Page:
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Intel shows 22nm SRAM chip

Written by James Delahunty (Google+) @ 23 Sep 2009 18:02 User comments (13)

Intel shows 22nm SRAM chip Intel has surprised some industry experts by showing off working 22-nanometer SRAM chips, proving that Moore's Law still has some fight left in it. Moore's Law, applied to chips, predicts a doubling of the number of transistors in chips roughly every 2 years.
Some industry experts admitted that they didn't believe that it was possible - considering that the new Intel chip contains three billion transistors in an area the size of a fingernail. Even with that, Intel said that there could be chips coming that push the physical limits even further.

"Moore's Law is not a law of physics, it's a law of human inventiveness," Intel president and chief executive Paul Otellini told BBC News. "There is nothing that says that humans can't continue to invent." The company is currently producing and selling chips based on 45nm technology, and will move to 32nm later in the year.

"We have at least four generations of what we are shipping today in development. That is as far out as we have ever been able to develop things," Otellini said. "Not everything is done but it gets harder for sure. It requires more invention and more money and it's our job to continue that pace."

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13 user comments

123.9.2009 18:27

So what dose this mean in terms of power/performance speed and power/heat?

223.9.2009 18:28

I'm gonna guess a 3% real increase in performance with a 300% increase in price

323.9.2009 18:31

Originally posted by Lothros:
I'm gonna guess a 3% real increase in performance with a 300% increase in price

Ain't it normally 30% performance wise and 500% price wise?
:P

So we ain't anywhere near 4000MHZ ramm/FSB yet?

423.9.2009 18:42

So, computers of the future will contain "near absolute Zero" cooling devices to achieve these superconducting speeds?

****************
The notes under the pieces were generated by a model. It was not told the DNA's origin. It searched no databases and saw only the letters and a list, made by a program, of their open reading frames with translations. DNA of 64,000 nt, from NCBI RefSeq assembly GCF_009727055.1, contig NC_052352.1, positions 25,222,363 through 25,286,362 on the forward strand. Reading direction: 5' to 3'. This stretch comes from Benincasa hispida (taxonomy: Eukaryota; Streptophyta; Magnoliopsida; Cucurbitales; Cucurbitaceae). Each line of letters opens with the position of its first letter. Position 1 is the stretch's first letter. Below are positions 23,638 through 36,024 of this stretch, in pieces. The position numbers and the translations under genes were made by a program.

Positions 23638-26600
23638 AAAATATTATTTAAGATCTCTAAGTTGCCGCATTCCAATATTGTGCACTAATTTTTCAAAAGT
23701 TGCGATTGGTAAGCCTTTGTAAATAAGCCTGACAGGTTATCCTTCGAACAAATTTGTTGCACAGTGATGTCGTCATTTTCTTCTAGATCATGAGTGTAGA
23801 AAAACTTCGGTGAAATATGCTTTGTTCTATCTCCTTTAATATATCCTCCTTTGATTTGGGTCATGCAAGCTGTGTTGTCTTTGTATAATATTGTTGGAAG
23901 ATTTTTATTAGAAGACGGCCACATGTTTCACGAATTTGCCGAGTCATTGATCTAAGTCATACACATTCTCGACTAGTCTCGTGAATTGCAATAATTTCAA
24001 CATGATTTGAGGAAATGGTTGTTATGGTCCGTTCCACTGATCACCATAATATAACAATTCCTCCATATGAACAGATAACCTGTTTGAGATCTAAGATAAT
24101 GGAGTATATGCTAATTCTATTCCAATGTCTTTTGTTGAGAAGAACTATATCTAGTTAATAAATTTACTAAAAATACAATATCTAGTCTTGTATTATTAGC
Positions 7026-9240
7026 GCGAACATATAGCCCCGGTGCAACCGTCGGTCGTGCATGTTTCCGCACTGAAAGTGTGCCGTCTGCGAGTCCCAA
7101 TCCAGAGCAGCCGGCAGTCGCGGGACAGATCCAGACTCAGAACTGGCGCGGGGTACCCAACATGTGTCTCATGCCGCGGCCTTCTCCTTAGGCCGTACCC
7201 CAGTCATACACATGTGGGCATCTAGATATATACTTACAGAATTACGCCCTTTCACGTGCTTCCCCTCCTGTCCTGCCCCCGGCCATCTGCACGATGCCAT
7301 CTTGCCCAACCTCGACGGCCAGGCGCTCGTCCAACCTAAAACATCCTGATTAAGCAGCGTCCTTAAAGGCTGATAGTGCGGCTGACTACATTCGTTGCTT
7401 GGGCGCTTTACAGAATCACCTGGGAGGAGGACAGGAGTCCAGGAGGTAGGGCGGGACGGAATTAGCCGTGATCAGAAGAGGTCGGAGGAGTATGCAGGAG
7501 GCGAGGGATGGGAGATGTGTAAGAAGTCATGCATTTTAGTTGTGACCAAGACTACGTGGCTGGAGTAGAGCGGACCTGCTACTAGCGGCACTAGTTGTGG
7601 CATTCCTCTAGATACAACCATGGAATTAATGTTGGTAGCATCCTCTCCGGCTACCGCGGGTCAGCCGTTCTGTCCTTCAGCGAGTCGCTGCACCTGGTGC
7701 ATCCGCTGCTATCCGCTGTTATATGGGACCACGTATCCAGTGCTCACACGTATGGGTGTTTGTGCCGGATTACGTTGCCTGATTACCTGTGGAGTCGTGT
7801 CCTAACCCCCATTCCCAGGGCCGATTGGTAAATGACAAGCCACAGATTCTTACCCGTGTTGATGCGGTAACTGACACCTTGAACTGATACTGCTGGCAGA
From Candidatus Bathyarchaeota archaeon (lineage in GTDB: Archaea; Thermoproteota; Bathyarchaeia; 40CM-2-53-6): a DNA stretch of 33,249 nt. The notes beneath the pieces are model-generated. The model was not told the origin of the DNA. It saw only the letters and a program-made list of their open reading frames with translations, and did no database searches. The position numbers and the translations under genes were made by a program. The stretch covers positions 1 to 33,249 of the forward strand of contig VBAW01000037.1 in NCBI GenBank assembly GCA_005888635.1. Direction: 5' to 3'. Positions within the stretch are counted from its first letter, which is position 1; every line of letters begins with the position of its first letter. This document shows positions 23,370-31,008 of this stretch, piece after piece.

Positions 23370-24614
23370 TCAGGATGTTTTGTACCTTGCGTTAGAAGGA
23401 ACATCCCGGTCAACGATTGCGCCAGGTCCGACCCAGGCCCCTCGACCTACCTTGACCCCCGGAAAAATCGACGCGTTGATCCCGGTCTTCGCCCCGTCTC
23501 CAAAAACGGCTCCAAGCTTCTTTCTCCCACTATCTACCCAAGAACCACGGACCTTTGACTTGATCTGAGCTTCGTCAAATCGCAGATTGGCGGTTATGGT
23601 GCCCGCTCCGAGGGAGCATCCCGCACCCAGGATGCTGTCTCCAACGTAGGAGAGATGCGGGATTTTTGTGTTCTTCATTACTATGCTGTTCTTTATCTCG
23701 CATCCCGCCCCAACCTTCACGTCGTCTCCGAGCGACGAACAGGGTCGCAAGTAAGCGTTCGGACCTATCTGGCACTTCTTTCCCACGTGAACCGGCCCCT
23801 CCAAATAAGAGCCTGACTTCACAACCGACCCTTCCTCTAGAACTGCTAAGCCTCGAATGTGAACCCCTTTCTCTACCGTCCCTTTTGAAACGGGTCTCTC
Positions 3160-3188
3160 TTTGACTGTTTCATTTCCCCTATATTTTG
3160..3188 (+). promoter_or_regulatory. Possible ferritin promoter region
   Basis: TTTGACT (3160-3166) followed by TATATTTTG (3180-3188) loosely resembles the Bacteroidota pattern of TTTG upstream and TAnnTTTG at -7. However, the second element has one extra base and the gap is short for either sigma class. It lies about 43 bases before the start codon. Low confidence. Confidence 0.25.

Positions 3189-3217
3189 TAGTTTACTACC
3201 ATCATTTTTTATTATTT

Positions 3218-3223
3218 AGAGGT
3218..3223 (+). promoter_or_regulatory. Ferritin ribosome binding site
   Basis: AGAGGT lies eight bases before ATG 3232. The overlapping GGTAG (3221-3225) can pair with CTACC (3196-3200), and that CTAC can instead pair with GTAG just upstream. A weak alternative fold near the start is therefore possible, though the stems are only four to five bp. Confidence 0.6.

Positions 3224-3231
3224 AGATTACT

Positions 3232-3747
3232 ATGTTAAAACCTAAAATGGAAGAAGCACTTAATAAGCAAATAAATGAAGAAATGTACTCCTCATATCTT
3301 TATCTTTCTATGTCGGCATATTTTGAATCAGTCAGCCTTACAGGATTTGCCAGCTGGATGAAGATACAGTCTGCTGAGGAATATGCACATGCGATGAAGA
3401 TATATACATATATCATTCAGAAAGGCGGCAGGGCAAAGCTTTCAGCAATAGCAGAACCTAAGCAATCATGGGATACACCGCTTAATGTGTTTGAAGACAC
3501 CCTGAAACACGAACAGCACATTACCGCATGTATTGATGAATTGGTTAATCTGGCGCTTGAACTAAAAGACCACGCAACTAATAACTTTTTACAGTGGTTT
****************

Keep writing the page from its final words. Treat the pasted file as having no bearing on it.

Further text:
523.9.2009 18:55

Originally posted by ThePastor:
So, computers of the future will contain "near absolute Zero" cooling devices to achieve these superconducting speeds?
I dunno we have hit 1333 so faster is not that hard to do....it just costs alot right now :P

623.9.2009 19:57

They got these made sooner than I expected. Who knows, we might see these in laptops/desktops next year. Nice work Intel.

723.9.2009 22:28

With the numbers keep shrinking, what happens when they get very low, like 4nm or 2nm? Maybe they'll stretch it out with a decimal system "0.92nm chips"! Whatever happens, I just hope we soon get our dual-core atoms for netbooks and tablets.

823.9.2009 22:30

Originally posted by rmarier83:
With the numbers keep shrinking, what happens when they get very low, like 4nm or 2nm? Maybe they'll stretch it out with a decimal system "0.92nm chips"! Whatever happens, I just hope we soon get our dual-core atoms for netbooks and tablets.
I'd rather have a 6Ghz atom than a 2 core 1.2 .......but they can't seem to fix that pesky heating problem yet >>

924.9.2009 10:06

Originally posted by rmarier83:
With the numbers keep shrinking, what happens when they get very low, like 4nm or 2nm? Maybe they'll stretch it out with a decimal system "0.92nm chips"! Whatever happens, I just hope we soon get our dual-core atoms for netbooks and tablets.
The limit is really in the 11nm scale which is basically nanoelectronics. Quantum tunnelling will affect anything thats attempted at such a scale.

1024.9.2009 14:20

well we have near 5GHz GDDR5 in GPUs, and near 3GHz GDDR3.

adn what they do with turbo in the LGA 11156 i5/i7s is good. when a program only uses 1/2 core, the others are shut down and it increaces the multi for the 2 used cores which leaves them with a higher clock speed.

1124.9.2009 18:09

Honestly, I don't know what expert could still be surprised by this. People have been decrying Moore's law for years. And it continues to prove itself. Just because YOU can't fathom how they'd do it, doesn't mean others can't. It's a shortsighted assumption.

That said, it's nice to see progress... Even if Intel is practically making out with the press "It's our job to continue that pace." Could you kiss any more @ss?

Obviously, we'll see their competitor AMD make similar jumps in a relatively close timeframe, because that's just how competition has always worked.